May 2006
Volume 47, Issue 13
ARVO Annual Meeting Abstract  |   May 2006
Low Dose Mitomycin C as a Prophylaxis for Corneal Haze in Moderate and Highly Myopic Photorefractive Keratectomy
Author Affiliations & Notes
  • I.L. Thornton
    School of Medicine, Birmingham, AL
  • A. Puri
    Eye Clinic, Jampur, India
  • C.A. Cox
    Cole Eye Institute, The Cleveland Clinic Foundation, Cleveland, OH
  • W. Chen
    National Institute of Health, Bethesda, MD
  • R.R. Krueger
    Cole Eye Institute, The Cleveland Clinic Foundation, Cleveland, OH
  • Footnotes
    Commercial Relationships  I.L. Thornton, None; A. Puri, None; C.A. Cox, None; W. Chen, None; R.R. Krueger, None.
  • Footnotes
    Support  None
Investigative Ophthalmology & Visual Science May 2006, Vol.47, 526. doi:
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      I.L. Thornton, A. Puri, C.A. Cox, W. Chen, R.R. Krueger; Low Dose Mitomycin C as a Prophylaxis for Corneal Haze in Moderate and Highly Myopic Photorefractive Keratectomy . Invest. Ophthalmol. Vis. Sci. 2006;47(13):526.

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      © ARVO (1962-2015); The Authors (2016-present)

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Purpose: : Topical mitomycin C (MMC) (0.02%) after photorefractive keratectomy (PRK) has been clinically tested at various exposure times. We have taken on a different approach by reducing its concentration 10 fold (0.002%), and compare its effectiveness to PRK without topical MMC.

Methods: : The efficacy of 100 eyes receiving PRK without MMC is sequentially compared to a similar number of those receiving a low dose exposure (0.002%). The topical exposure times for MMC depended on the level of myopia, and was 45 sec for –3 to –6 D (group 1), 90 sec for –6 to –9 D (group 2) and 2 min for >–9 D (group 3). The patients were examined pre and postoperatively at 1 wk, 1 mo, 2 mo, 3 mo, 6 mo, 1 yr, and 2 yrs. Statistical analysis of haze and visual acuity was analyzed by analysis of variance (ANOVA), and was considered statistically significant for a p value <0.05. Haze level was graded as 0.5, 1+, 2+, 3+ or 4+ according to Fantes scale.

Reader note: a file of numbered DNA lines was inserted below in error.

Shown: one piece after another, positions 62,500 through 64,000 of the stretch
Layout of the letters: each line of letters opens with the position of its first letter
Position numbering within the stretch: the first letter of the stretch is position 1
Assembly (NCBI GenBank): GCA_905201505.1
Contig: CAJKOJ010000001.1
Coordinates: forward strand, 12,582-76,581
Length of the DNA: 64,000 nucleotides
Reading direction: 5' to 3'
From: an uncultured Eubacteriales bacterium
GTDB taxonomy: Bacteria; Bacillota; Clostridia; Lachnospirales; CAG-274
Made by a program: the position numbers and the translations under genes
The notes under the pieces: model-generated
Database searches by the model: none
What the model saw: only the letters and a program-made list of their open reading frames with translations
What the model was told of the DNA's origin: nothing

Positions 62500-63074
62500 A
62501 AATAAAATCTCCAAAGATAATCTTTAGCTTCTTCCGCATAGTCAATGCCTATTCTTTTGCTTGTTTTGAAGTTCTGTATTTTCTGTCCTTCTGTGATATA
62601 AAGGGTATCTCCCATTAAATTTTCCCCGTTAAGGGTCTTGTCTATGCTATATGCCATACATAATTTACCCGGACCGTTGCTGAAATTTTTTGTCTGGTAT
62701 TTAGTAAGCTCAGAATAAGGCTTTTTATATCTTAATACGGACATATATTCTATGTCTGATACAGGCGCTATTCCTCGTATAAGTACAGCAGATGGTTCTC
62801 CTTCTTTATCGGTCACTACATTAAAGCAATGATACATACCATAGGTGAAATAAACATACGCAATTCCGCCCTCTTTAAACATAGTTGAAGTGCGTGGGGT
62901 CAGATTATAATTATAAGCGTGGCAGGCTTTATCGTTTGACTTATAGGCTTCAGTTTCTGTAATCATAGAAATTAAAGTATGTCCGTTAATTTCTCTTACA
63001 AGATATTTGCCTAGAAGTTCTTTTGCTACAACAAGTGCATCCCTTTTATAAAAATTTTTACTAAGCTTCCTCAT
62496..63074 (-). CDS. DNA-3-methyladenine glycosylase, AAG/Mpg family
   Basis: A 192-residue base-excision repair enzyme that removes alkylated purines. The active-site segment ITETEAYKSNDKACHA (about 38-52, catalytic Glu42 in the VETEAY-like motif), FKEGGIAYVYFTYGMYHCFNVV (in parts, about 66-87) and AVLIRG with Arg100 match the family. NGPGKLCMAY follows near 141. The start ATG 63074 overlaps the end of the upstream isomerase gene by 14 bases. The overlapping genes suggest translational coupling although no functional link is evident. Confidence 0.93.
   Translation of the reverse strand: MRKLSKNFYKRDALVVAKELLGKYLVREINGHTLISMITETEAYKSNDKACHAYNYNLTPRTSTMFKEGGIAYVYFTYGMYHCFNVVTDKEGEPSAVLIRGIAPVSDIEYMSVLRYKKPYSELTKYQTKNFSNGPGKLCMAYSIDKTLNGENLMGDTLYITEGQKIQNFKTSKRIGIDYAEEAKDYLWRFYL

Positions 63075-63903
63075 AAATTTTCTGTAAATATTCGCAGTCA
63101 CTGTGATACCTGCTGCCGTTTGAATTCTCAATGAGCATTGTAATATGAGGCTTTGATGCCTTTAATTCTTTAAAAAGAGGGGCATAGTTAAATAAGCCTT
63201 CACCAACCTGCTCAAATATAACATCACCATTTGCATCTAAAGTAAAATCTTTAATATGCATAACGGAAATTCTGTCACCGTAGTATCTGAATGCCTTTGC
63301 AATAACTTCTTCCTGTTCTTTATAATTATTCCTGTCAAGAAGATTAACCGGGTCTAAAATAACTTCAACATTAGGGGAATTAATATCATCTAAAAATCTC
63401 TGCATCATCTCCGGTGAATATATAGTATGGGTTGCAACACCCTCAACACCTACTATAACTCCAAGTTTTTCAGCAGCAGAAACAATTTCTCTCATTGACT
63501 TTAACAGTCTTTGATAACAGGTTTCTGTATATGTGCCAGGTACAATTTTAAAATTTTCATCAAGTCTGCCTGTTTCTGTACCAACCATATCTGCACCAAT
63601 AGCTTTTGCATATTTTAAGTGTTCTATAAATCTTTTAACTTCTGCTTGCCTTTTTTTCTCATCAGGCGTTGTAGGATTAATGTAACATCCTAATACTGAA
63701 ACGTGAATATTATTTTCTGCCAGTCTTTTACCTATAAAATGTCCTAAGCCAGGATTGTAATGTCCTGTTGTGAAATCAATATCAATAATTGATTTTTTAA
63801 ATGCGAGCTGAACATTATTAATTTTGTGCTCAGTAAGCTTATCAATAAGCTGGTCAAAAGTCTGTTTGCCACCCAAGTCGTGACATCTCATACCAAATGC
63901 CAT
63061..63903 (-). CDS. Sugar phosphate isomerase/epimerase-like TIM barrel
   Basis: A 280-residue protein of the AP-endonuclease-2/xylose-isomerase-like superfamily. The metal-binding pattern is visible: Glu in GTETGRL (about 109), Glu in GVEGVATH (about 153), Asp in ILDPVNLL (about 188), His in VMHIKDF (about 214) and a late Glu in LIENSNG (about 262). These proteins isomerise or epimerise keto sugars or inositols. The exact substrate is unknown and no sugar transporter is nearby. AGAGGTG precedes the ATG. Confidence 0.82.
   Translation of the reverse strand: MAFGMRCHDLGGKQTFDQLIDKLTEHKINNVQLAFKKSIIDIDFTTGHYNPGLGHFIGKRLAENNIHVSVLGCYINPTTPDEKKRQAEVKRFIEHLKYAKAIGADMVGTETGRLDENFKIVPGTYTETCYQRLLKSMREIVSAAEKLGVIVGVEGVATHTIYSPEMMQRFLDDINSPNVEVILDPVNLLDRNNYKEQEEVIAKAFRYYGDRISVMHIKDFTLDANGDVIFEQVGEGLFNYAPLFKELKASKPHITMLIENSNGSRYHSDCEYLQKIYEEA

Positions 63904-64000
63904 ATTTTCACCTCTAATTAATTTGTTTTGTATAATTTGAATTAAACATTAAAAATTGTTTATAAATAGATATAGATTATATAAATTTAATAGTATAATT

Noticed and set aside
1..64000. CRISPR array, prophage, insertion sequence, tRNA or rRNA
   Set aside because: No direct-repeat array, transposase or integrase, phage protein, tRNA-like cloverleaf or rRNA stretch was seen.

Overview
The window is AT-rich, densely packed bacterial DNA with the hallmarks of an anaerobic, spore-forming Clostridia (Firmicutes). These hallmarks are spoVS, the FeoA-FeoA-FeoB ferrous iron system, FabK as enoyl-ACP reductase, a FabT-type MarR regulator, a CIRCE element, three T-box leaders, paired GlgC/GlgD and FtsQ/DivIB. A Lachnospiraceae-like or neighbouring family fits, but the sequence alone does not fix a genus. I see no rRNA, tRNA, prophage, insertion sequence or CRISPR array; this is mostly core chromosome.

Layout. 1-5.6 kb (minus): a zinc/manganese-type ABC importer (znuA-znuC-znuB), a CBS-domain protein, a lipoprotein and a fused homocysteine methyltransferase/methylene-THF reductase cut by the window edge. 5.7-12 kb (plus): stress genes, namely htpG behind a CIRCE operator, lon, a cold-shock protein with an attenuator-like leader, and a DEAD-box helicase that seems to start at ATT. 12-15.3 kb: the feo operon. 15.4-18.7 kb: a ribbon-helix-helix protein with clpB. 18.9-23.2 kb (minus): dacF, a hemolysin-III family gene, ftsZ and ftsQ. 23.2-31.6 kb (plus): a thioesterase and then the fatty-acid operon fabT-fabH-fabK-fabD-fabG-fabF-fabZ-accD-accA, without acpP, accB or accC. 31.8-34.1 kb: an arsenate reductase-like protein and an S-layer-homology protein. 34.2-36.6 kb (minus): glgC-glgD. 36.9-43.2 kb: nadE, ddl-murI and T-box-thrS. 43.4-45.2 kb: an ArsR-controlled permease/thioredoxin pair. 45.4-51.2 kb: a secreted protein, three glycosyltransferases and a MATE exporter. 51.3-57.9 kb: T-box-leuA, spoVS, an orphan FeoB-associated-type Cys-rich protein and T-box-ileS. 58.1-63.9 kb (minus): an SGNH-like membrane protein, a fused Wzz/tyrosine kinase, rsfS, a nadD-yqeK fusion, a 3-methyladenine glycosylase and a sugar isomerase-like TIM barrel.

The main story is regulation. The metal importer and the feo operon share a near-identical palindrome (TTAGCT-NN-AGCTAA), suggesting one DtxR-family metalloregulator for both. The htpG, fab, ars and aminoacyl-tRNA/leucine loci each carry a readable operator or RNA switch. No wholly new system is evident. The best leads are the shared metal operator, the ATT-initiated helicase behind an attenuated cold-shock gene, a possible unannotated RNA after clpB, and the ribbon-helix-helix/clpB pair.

Results: : The preoperative findings in each of the three groups was statistically similar between low dose MMC and the control. Haze levels were significantly less in the low dose vs. no MMC eyes in each group at each postoperative time point {ie. mean haze in Group 1: 0.52 vs 1.00 at 1 mo (p<1.8E–16), 0.044 vs 0.84 at 6 mo (p <9.2E–11), 0.049 vs 0.58 at 2 years (p<2.9E–7); Group 2: 0.50 vs 1.10 at 1 mo (p<4.8E–19), 0.28 vs 0.89 at 6 mo (p<6.4E–11), 0.29 vs 0.82 at 2 years (p<3.2E–6); and in Group 3: 0.53 vs 1.12 at 1 mo (p<1.2E–18), 0.32 vs 1.58 at 6 mo (p<3.9E–17), 0.39 vs 1.24 at 2 years (p<1.5E–12)}. Overall mean UCVA was also statistically better in the low dose MMC eyes at 1 mo: 0.82 vs 0.71 (p=0.011), 1 year: 0.84 vs 0.75 (p=0.032) and 2 years: 0.82 vs 0.69 (p=0.014).

Conclusions: : Low dose topical MMC (0.002%) after PRK induces less corneal haze than eyes not receiving this cytotoxic agent. Concerns of safety with MMC makes the efficacious use of a 10 fold less concentration more desireable. Although the mean level of haze without MMC tended to diminish slightly with time, it was still statistically worse at 1 and 2 years and with worse visual acuity. Further comparative studies of low dose vs. higher dose MMC with shorter exposures are recommended to fully characterize its clinical benefit.

Keywords: refractive surgery: PRK • refractive surgery: comparative studies • drug toxicity/drug effects 

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